AFL Umpires Head Coach Hayden Kennedy has resigned from his role effective immediately, with the umpiring veteran “exhausted” after more than half a decade in the role.
Kennedy, who has been in the role since 2014, informed the umpiring team on Tuesday night he had decided to resign.
The 55-year-old made his VFL / AFL umpiring debut in 1988 and officiated 495 games, including five grand finals.
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After retiring in 2011, Kennedy was an umpiring assistant coach before being appointed head coach in 2014.
“He’s been the umpires boss since 2014 – my information is he’s been worn down by the role, he’s just exhausted,” foxfooty.com.au senior reporter Tom Morris told Fox Sports News.
It’s not yet clear who Kennedy’s replacement will be.
Confirming the news on Tuesday night, AFL football operations boss Steve Hocking said the loss of Kennedy was “disappointing” given his place in the game, but paid tribute to his achievements.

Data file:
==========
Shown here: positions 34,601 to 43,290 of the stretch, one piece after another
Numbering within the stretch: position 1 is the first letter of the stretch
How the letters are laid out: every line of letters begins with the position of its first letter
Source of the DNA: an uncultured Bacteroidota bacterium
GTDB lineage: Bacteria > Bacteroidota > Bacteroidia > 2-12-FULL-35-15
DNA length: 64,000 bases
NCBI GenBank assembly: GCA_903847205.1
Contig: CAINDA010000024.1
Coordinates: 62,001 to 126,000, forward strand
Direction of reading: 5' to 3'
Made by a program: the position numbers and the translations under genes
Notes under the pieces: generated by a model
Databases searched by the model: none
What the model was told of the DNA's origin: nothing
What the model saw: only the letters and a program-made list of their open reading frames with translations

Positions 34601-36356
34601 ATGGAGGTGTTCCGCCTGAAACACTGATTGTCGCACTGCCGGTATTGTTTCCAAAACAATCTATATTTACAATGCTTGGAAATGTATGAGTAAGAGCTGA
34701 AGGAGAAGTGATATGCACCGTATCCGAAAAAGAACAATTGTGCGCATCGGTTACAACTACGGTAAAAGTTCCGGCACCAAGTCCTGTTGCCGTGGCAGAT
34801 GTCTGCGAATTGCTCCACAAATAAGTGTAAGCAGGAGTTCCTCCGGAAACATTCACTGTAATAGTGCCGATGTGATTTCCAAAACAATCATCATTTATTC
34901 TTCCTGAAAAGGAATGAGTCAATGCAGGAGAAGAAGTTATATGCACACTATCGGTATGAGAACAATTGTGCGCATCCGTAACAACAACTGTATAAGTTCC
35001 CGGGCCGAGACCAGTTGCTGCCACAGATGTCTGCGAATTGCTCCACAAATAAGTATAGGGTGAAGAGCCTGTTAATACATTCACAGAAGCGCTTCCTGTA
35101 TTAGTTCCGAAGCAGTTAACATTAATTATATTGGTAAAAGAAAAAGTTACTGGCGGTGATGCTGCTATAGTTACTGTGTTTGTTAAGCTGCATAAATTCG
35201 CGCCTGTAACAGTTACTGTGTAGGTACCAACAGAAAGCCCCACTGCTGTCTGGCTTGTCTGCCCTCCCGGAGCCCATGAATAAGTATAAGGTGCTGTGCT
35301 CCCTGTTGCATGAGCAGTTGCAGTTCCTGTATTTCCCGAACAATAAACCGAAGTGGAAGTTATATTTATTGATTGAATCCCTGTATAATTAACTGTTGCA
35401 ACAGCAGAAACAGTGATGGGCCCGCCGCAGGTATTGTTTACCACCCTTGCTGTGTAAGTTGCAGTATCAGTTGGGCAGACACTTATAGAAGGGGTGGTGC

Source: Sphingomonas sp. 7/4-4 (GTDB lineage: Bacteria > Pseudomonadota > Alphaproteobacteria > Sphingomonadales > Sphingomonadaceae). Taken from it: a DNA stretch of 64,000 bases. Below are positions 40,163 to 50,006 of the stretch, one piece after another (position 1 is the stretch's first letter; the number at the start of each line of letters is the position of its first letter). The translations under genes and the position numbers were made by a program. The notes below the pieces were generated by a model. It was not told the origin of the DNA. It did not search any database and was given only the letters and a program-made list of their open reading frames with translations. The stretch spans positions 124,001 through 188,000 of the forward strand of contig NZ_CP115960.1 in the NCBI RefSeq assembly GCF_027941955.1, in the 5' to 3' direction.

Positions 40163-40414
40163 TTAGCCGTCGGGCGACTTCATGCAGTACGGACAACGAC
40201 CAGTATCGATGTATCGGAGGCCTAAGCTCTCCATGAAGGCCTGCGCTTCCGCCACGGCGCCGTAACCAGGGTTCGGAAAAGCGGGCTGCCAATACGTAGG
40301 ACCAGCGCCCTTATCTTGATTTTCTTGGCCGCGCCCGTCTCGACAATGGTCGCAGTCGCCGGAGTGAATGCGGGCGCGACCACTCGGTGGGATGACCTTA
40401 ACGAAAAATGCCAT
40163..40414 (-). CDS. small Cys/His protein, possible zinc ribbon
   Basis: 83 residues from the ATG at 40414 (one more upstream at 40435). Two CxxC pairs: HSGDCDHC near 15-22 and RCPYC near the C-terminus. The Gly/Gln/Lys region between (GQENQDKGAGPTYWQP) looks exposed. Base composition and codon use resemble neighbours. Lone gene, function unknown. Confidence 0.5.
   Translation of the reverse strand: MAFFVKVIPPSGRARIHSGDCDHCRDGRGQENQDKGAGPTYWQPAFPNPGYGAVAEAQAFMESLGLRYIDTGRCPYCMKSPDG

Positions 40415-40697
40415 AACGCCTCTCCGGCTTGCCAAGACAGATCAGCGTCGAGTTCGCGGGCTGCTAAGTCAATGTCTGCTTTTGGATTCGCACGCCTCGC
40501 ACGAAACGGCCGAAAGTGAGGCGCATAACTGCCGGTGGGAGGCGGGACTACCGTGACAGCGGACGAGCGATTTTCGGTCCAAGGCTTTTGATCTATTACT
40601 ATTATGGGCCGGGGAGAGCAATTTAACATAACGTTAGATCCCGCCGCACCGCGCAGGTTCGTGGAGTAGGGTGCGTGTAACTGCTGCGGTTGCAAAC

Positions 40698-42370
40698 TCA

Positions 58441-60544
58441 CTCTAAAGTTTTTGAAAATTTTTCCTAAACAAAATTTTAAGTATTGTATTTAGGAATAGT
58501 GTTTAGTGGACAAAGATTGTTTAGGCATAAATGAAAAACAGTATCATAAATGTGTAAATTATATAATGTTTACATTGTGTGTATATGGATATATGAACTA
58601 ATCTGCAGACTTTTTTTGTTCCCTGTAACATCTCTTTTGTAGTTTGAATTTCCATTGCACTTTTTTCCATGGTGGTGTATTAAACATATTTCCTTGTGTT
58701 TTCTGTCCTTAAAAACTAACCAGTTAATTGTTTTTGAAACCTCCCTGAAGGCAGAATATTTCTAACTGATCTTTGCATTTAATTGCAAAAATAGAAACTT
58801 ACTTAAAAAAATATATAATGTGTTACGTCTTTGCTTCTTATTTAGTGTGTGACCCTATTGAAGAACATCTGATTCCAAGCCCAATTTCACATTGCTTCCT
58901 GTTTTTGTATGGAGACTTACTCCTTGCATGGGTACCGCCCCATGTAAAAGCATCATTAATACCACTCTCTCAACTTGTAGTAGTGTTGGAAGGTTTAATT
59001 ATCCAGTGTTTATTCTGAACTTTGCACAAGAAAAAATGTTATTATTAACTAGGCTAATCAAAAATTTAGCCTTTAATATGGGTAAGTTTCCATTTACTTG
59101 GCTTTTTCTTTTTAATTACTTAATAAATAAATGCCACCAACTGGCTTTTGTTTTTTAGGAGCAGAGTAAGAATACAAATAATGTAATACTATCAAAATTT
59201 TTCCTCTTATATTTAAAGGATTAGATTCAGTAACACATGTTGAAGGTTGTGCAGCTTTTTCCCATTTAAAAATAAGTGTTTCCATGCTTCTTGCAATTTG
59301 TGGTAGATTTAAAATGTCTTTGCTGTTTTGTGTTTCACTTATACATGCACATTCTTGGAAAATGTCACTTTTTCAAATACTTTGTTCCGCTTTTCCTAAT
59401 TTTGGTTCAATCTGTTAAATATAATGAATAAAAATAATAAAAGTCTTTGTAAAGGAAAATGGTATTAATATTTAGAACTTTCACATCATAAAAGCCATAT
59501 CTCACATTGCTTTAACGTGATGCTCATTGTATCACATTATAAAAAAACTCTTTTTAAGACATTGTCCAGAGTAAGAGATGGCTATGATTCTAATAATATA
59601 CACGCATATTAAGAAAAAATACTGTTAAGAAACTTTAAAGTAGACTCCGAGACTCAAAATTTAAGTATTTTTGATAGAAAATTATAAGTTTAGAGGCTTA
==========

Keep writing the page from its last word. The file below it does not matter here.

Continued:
“On behalf of the AFL and wider football and umpiring community, I‘d like to thank Hayden for his significant contribution to the game,” he said.
“Hayden’s expertise, passion, tenacity and professionalism has been a tremendous asset to both the AFL and the umpiring group.
“Over the course of his time in umpiring, Hayden has contributed to the progress of Australian Football through the implementation of a team first approach to umpiring which is now prevalent at all levels of the game.
“It not only important to acknowledge his contribution at the elite level, it is equally noteworthy to highlight his unrecognised support of community and state league umpires and their coaches, always generously giving his time to promote umpiring in any way that he can.
“While it‘s disappointing to lose someone of Hayden’s calibre, we wish him all the best as he embarks on the next stage of his career.”
In a statement, Kennedy thanked the league for the support provided to him over the years.
“I would like to thank the AFL for the experiences and the opportunities that has been provided to me throughout my time in football,” he said.
“I consider myself to have been extremely fortunate to have experienced what I have in this extraordinary game.
“As a coach, I have not taken the job lightly and I sincerely hope I have contributed in a positive manner to make our game the best game it can be.”